Finding well-being between heartbeats : An empirical study correlating subjective well-being with high frequency heart rate variability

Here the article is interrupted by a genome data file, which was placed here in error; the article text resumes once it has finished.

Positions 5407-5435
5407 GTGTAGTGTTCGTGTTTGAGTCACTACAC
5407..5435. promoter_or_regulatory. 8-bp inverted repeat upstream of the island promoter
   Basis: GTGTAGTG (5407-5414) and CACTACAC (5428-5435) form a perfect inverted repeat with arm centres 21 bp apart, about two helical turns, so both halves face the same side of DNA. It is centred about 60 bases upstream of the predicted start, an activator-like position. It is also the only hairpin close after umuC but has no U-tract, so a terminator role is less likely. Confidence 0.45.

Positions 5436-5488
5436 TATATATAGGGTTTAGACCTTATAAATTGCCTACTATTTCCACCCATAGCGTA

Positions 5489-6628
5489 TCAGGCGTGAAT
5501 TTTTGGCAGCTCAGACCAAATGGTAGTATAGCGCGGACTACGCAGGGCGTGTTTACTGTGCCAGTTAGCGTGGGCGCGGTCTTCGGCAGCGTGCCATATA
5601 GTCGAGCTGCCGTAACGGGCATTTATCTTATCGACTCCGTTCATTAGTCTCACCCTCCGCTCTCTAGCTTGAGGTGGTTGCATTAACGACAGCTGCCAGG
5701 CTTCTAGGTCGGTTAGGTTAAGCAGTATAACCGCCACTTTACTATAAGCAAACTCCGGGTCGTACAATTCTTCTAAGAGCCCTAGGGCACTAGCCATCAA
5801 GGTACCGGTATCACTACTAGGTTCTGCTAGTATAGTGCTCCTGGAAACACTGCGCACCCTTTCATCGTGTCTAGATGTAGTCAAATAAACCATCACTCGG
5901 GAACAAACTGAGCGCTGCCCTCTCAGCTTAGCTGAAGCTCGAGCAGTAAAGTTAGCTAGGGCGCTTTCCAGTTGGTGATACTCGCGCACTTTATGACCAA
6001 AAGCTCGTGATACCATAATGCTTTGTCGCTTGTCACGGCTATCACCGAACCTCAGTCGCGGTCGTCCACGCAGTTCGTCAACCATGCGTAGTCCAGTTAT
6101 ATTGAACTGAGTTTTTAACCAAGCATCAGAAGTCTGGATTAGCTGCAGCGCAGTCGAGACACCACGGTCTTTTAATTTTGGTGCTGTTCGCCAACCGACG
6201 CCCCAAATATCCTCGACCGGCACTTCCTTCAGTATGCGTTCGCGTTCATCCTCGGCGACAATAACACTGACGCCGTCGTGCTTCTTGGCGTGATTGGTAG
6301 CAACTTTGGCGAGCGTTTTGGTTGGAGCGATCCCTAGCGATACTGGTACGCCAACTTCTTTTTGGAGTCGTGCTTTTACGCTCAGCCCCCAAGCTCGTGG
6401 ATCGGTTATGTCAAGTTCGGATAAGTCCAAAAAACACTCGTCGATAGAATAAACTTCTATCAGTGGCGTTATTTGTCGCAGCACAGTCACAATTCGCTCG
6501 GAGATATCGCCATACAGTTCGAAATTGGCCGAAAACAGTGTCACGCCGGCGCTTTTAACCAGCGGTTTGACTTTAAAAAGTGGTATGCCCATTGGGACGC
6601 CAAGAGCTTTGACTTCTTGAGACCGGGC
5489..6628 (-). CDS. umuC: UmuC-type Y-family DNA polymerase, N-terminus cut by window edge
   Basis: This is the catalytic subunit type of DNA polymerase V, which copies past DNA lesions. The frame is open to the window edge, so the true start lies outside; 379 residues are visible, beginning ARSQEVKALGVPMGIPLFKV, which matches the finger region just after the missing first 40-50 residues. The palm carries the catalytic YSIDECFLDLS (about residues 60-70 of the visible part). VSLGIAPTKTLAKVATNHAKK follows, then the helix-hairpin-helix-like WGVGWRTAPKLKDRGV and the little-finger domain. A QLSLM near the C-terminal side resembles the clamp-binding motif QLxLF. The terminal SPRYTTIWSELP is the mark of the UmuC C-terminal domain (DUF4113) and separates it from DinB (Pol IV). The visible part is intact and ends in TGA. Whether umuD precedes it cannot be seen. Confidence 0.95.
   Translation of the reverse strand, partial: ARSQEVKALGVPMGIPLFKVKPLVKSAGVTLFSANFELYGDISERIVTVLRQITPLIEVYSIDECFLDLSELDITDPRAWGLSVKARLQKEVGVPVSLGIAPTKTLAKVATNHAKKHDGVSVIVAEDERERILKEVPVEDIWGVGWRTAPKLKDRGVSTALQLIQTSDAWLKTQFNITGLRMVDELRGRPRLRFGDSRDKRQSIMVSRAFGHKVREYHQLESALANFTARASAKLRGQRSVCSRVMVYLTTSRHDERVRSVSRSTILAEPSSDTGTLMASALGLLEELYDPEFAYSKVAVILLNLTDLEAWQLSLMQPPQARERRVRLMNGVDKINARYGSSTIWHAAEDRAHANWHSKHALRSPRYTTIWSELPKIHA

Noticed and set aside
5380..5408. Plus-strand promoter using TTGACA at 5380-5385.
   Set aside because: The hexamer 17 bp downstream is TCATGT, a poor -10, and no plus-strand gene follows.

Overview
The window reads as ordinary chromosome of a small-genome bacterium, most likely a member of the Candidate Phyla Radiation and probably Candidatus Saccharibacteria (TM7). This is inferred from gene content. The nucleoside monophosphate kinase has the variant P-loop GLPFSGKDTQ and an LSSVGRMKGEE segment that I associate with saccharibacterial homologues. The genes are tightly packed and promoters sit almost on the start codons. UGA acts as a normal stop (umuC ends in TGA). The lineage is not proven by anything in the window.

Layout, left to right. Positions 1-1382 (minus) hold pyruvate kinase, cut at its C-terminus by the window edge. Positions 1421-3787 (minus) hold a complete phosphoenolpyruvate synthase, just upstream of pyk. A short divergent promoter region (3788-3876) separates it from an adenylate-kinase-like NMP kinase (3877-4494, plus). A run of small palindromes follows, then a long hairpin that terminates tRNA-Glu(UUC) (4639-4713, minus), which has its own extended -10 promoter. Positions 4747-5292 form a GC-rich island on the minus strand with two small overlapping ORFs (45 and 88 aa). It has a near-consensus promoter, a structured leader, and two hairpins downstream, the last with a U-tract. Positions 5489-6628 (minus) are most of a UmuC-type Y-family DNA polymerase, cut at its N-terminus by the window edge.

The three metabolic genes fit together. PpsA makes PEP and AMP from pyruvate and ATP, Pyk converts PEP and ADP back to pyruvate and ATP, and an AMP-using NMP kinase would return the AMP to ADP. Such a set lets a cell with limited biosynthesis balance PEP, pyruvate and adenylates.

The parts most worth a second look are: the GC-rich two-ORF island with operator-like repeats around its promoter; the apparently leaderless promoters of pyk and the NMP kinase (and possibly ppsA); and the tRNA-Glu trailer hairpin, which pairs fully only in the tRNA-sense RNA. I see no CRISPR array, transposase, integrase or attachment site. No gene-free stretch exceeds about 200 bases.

Abstract: Physical health can be measured in several ways both based on subjective experiences and with objective tools. However, mental health can only be measured through subjective experiences and sensations, which can be biased. Therefore, researchers adopted the notion of an objective tool to assess well-being as a complement to existing self-reported scales and suggested that heart rate variability (HRV) might be an indicator of well-being. Hence, this thesis investigates the relationship between subjective well-being (SWB) and HRV, particularly high frequency-HRV (HF-HRV). Three hypotheses, which included different forms of well-being, were developed to test the relationship. And the hypotheses were: Cognitive well-being correlates positively with HF-HRV. Positive affect correlates positively with HF-HRV, and negative affect correlates negatively with HF-HRV. A total of 19 healthy Swedish females aged from 20-35 participated and answered questionnaires measuring SWB. After they completed the SWB-scales, their heart rate was measured and then converted into HF-HRV data. The findings revealed no correlations between the cognitive SWB and HF-HRV, neither to affective SWB.
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